In a large (30 Million €) H2020-supported collaborative project, academia joins forces with small and medium-sized enterprises (SMEs), large industry, contract research organisations (CROs) and regulatory bodies to achieve a paradigm shift in toxicology towards a more efficient and animal-free chemical safety assessment.
An international consortium of 39 partner organisations will be funded by the European Commission to work on the integration of new concepts for regulatory chemical safety assessment. These new concepts involve cutting-edge human-relevant in vitro non-animal methods and in silico computational technologies to translate molecular mechanistic understanding of toxicity into safety testing strategies. The ultimate goal is to deliver reliable, animal-free hazard and risk assessment of chemicals.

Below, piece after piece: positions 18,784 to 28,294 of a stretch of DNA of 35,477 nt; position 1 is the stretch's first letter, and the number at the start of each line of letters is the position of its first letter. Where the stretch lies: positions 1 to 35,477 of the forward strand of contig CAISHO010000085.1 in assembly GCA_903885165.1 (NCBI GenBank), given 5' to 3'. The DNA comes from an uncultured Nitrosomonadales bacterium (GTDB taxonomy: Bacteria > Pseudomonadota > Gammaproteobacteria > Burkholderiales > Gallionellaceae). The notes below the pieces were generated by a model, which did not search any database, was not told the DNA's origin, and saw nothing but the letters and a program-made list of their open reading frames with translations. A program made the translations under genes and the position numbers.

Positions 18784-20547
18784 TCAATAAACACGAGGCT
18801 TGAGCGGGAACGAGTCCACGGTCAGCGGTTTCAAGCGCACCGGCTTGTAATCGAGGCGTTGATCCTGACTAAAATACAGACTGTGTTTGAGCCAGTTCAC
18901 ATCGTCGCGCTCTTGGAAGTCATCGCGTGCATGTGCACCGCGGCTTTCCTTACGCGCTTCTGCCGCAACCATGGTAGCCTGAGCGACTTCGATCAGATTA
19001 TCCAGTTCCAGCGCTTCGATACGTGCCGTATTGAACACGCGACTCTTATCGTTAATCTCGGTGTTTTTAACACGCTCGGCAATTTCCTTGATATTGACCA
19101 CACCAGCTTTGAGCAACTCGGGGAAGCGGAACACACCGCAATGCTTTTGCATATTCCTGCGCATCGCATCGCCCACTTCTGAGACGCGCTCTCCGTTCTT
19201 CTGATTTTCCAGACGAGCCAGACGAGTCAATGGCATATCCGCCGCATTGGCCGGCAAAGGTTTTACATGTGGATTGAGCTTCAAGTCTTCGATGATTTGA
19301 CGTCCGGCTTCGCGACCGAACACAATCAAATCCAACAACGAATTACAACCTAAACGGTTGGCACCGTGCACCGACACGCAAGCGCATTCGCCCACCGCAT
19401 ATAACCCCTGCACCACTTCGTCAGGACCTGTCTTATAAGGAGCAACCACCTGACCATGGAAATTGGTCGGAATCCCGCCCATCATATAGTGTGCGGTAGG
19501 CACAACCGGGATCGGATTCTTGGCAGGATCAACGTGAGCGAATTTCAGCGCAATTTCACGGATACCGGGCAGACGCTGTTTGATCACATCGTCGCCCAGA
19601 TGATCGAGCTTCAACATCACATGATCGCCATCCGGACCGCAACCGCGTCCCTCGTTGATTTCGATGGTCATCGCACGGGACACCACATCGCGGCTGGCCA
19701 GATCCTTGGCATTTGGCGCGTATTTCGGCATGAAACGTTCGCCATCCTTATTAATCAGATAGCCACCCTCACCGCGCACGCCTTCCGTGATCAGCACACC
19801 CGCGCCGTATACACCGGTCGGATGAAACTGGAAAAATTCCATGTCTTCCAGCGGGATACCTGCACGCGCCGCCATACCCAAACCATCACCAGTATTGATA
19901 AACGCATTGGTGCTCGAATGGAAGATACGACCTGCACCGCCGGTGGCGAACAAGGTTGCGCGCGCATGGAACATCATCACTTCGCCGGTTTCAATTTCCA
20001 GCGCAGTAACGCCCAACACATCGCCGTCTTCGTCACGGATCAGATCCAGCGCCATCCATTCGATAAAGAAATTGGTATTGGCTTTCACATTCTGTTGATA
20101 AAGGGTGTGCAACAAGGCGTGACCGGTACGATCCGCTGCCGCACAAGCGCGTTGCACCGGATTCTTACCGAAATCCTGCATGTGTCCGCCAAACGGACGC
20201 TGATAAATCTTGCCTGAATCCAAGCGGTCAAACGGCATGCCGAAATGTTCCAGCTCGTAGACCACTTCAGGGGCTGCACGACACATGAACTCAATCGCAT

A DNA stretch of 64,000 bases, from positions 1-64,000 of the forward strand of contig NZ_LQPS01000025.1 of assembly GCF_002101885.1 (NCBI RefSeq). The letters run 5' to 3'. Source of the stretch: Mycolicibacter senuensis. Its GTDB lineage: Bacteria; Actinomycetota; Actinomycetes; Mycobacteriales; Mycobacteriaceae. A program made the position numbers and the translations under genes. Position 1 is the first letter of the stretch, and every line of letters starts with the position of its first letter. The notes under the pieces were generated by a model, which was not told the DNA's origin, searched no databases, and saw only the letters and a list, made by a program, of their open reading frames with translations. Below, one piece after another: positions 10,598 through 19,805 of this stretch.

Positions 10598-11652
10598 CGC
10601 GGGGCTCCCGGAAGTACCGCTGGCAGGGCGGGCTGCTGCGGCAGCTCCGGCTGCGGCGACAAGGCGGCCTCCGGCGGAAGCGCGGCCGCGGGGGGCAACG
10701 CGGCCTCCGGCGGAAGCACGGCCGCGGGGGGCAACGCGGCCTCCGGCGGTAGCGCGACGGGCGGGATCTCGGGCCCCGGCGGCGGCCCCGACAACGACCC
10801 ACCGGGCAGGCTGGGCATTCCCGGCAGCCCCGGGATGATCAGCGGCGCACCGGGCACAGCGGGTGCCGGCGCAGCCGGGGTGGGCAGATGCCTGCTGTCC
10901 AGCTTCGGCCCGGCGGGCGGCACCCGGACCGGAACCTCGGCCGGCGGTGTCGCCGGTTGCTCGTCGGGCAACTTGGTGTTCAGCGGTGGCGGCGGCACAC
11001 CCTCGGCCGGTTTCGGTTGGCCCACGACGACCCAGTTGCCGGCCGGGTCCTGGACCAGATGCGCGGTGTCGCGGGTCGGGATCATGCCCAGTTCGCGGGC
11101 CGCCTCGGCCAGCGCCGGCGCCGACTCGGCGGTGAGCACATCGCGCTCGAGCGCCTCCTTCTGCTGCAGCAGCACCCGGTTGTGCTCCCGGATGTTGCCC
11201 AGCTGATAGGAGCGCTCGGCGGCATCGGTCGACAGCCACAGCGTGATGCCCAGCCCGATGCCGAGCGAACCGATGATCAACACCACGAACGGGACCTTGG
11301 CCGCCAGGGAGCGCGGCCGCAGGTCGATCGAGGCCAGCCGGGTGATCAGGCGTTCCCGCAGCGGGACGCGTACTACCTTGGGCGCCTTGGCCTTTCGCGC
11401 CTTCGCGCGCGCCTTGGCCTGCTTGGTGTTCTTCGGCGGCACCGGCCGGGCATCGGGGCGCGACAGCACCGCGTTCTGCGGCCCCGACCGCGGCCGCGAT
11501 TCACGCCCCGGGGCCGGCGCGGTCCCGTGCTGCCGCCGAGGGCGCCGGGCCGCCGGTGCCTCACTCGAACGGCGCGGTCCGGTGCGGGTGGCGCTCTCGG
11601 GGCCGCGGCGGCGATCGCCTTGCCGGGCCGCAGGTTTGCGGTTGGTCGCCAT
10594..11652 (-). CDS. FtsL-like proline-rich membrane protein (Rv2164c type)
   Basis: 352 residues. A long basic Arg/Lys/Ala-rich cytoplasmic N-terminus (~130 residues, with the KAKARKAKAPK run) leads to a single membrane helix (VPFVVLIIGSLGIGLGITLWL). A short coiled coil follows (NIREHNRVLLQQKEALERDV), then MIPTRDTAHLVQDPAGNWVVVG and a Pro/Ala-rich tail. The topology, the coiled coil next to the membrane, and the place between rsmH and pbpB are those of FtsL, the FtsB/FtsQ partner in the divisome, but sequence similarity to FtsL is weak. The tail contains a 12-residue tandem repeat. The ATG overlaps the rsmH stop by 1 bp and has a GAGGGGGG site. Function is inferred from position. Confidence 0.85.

Coordinated by Bob van de Water, Professor of Toxicology at Leiden University (The Netherlands), EU-ToxRisk intends to become the European flagship for animal-free chemical safety assessment. The project will integrate advancements in cell biology, omics technologies, systems biology and computational modelling to define the complex chains of events that link chemical exposure to toxic outcome. The consortium will provide proof of concept for a new mechanism-based chemical safety testing strategy with a focus on repeated-dose systemic toxicity as well as developmental and reproductive toxicity. Importantly, novel mechanism-based test methods will be integrated in fit-for-purpose testing batteries that are in line with the regulatory framework and will meet industrial implementation. EU-ToxRisk will develop new quantitative risk assessment approaches based on understanding of so-called "Adverse Outcome Pathways" incorporating all mechanistic toxicity data available in the public domain. It will also achieve a rapid improvement of so-called "read across" approaches as the most important data-gap filling and hence animal-saving alternative method at present. Thus, the project strives towards faster safety evaluation of the many chemicals used by industry and society.